Payday loans decline in Calif. as borrowers turn to installment products
Cash-strapped Californians continue to migrate away from payday loans and toward larger installment loans, but they are not necessarily paying less to borrow.
Last year, consumers in the Golden State took out 10.2 million payday loans, the lowest number since 2006, according to data released Thursday. The number of payday loans made in California has declined for five straight years.
But part of last year’s decline was offset by an increase in consumer installment loans, many of which are quite expensive. In 2018, lenders made 1.19 million installment loans of between $500 and $9,999, which was up 12% from the previous year.
The annual increase was 10% for consumer installment loans of between $2,500 and $9,999, which generally do not have interest rate caps in California. Some 42% of the loans made in that category last year carried annual percentage rates of 100% of more, according to state data.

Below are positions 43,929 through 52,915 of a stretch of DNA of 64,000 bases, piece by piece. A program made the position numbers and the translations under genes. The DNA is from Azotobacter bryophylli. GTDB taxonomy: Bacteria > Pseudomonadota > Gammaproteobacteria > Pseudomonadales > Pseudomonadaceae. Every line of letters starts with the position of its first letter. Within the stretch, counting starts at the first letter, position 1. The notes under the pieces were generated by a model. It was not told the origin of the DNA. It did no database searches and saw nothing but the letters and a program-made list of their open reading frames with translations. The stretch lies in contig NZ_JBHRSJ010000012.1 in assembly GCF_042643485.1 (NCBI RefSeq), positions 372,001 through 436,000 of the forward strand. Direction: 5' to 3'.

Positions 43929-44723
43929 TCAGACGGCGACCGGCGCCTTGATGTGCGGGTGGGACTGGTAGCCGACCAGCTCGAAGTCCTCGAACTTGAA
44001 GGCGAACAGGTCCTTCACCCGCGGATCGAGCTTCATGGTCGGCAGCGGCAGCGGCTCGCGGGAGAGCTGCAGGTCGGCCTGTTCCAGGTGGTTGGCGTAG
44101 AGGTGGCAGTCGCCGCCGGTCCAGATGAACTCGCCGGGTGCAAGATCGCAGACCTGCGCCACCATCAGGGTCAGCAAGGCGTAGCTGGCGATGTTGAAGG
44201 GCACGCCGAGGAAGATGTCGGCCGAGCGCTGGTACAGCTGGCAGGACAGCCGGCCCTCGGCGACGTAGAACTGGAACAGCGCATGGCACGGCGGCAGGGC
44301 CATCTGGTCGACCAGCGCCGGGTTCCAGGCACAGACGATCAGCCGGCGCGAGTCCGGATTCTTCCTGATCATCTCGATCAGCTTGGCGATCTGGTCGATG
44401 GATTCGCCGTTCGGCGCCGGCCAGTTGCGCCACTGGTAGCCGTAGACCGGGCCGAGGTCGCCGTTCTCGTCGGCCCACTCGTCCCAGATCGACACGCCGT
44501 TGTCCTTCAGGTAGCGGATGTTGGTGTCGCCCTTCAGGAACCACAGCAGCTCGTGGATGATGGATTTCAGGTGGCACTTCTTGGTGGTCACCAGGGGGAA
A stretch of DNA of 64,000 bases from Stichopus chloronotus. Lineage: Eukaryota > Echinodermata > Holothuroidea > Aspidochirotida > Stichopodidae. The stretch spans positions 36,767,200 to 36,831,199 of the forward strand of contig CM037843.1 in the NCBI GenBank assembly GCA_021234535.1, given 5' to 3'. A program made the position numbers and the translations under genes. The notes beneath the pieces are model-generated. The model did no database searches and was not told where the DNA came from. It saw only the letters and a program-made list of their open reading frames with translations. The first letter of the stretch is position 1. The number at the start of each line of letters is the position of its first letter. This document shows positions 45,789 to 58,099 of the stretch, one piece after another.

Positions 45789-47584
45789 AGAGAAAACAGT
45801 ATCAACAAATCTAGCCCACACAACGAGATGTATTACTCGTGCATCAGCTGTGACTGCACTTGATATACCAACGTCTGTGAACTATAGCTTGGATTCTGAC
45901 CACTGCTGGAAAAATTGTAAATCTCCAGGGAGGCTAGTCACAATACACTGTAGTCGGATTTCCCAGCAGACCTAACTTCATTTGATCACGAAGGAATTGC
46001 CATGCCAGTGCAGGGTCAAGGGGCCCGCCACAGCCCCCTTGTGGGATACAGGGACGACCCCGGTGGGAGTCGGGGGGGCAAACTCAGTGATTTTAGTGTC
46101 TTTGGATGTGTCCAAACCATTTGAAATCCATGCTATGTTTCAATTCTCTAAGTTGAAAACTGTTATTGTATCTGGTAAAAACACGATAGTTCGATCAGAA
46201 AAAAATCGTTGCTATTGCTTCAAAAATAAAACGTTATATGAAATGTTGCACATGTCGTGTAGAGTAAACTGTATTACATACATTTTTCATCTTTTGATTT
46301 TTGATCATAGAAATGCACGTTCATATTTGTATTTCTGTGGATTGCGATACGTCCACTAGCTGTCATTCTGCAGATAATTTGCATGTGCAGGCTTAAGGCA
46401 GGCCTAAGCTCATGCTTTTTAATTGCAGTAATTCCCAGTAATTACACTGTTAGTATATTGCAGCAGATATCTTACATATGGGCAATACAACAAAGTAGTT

Manuel Alvarez, commissioner of the California Department of Business Oversight, said in a press release that the new data underscore the need to focus on the availability and regulation of small-dollar credit products, especially those over $2,500.
State lawmakers in Sacramento are currently considering legislation that would impose a rate cap of 36% plus the federal funds rate on installment loans of between $2,500 and $9,999.
The bill has the support of consumer advocacy groups and some lenders, but has drawn opposition from companies that typically charge higher interest rates. It was approved by the state Assembly in May and passed a key Senate committee in June.
The shift away from payday loans and toward longer-duration products may be partly a result of changes in the structure of the small-dollar lending business nationwide.
In recent years, many high-cost consumer lenders have started offering loans that have terms of several months, rather than just a few weeks, in anticipation of the implementation of a Consumer Financial Protection Bureau rule on short-term lending.
That proposal was developed during the Obama administration. The bureau’s current leadership has proposed changes that are favored by the payday industry.